Imagine Newport….without a toll on the Pell Bridge……
On Wednesday evening, Feb. 13, 2013, scores of East Bay residents testified to the Rhode Island Senate Finance Committee on Senate Bill 20 by Senator Walter Felag and Senate Bill 242 by Senator Lou DiPalma.
Senate Bill 20 would repeal Article 20 of the 2013 Rhode Island State Budget which created the East Bay Infrastructure and authorized the transfer of the Sakonnet and Jamestown Bridges to the Rhode Island Turnpike and Bridge Authority.
Senate Bill 242 proposed alternative legislation to create a bridge maintenance trust fund and alternative funding proposals instead of a toll on the Sakonnet River Bridge.
There was plenty of testimony about how the proposed toll on the Sakonnet River Bridge would negatively affect individuals, small businesses, and the area economy.
Senate President Teresa Paiva-Weed attended the hearings as well and challenged the folks who gave testimony on how to maintain the four bridges to Aquidneck Island without having a toll increase on the Pell Bridge.
A number of anti-toll advocates met with her on January 15th of this year to discuss this very topic. They shared information on how the proposed toll on the Sakonnet River Bridge would have many negative economic impacts in the East Bay area. She expressed her concern about the possibility of an increase on the toll on the Pell Bridge if a toll did not go on the Sakonnet River Bridge. Her concern is real and she must protect her constituents.
One of the anti-toll advocates went as far to suggest a solution without any toll on the Pell Bridge. It sounds far-fetched, but it is within the realm of possibilities.
Based on figures provided by RIDOT and RITBA, the four bridges to Aquidneck Island would require funding of about $38 million a year each year for the next ten years. This would include enough funds for bridge maintenance, debt service and setting aside funds for future capital improvements.
The Rhode Island State Budget is roughly $8 billion dollars. One half of one percent of this figure is $40 million dollars. Is there a way to find $38 million dollars a year within an $8 billion dollar annual state budget? There may be.
One way would be to consider incorporating private sector business best practices into the state budgeting and money management practices. The ISO standards come to mind.
The State could examine the way the U.S. Army responded to sizable budget cuts in the early 1990’s as a result of the “peace dividend” after the Berlin Wall came down in 1989. The U.S. Army implemented two programs – the Army Community of Excellence (ACOE) program and Total Quality Management (TQM) to reduce costs and operate with reduced budgets. They implemented these programs with success and responded to budget cuts greater than five percent.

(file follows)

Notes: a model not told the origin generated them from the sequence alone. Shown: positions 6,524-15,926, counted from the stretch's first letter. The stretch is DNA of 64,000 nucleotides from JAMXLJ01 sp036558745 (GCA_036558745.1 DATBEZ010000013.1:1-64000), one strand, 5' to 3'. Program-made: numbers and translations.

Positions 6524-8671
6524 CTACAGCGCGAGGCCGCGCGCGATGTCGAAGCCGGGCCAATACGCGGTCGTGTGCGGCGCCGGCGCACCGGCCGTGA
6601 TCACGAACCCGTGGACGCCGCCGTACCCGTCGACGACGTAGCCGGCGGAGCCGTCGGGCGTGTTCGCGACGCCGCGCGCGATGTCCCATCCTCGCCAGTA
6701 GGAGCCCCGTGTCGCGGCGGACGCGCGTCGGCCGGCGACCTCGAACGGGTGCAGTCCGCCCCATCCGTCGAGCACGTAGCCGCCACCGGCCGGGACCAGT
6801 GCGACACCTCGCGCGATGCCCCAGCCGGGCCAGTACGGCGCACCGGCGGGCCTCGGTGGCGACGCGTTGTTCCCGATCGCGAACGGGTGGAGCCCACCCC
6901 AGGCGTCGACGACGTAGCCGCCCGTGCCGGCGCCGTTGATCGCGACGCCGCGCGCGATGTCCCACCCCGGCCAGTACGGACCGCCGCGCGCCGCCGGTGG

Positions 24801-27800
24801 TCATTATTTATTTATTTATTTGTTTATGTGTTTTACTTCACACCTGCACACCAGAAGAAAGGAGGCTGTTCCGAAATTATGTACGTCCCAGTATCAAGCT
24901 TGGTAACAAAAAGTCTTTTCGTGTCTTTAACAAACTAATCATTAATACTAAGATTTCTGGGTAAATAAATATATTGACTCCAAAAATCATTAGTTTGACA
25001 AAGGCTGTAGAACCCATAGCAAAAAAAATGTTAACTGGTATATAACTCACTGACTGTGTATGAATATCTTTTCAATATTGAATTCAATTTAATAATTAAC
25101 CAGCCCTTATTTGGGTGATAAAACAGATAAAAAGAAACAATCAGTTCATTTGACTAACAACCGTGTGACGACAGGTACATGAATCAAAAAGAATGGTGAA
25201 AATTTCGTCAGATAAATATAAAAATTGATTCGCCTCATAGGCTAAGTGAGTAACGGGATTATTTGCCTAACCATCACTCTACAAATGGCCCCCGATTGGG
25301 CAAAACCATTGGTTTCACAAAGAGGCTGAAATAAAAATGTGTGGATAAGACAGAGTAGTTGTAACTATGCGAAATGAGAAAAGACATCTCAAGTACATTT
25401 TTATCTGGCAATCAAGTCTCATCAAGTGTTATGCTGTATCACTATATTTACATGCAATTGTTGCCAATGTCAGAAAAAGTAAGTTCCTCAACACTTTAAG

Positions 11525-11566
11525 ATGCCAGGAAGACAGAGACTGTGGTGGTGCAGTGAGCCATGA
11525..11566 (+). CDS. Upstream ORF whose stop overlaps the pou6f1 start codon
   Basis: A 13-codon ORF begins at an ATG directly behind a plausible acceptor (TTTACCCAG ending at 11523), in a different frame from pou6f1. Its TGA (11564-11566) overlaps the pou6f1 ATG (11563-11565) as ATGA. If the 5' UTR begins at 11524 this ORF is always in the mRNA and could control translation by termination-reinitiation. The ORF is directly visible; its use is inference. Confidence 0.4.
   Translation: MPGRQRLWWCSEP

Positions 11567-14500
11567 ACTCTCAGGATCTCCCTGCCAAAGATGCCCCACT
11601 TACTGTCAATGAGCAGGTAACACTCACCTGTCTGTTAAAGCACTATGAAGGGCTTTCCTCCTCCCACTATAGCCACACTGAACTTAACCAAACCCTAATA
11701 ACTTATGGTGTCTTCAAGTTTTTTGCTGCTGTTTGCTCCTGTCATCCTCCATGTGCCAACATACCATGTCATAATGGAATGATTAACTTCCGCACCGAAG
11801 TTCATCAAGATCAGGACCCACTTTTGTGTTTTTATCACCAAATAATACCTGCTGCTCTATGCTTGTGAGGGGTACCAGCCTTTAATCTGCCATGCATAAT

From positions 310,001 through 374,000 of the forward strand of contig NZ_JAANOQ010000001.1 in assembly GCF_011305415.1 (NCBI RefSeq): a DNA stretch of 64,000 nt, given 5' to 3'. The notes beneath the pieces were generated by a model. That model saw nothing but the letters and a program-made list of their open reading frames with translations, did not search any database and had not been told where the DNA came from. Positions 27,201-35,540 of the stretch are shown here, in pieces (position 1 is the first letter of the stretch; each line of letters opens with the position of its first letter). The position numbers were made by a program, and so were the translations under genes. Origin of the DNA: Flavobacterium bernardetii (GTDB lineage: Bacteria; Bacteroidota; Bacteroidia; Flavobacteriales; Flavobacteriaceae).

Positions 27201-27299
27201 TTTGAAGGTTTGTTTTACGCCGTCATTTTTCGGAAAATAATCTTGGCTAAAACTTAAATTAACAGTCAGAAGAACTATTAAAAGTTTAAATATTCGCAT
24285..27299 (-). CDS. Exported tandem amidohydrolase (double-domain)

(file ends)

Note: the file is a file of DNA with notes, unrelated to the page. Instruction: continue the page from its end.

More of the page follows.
Another possibility is to incorporate practices similar to the Inspector General system in the U.S. Army. The U.S. Army Inspectors General are charged with looking at systemic problems and recommending solutions to fix these problems. Some of the areas that the Inspectors General investigate is systemic spending problems and looking at areas where there is fraud, waste and abuse.
A fourth possibility is to have a dialog with UPS – “the Logistics People.” UPS developed internal programs to become more efficient and more profitable. This program was successful and so much so, they added it as an adjunct business and have offered their methodologies to any other business that wants to save time and money. Why not give them a try? At least have a discussion with them.
It certainly seems possible that implementation of any of these four ideas could save the State one half of one percent of the State Budget. If this happens, then the State could identify $38 million dollars a year to dedicate to RIDOT and RITBA.
Then they would be able to maintain the four bridges, take care of debt service, set aside funds for future capital improvements and do it without a toll on the Pell Bridge.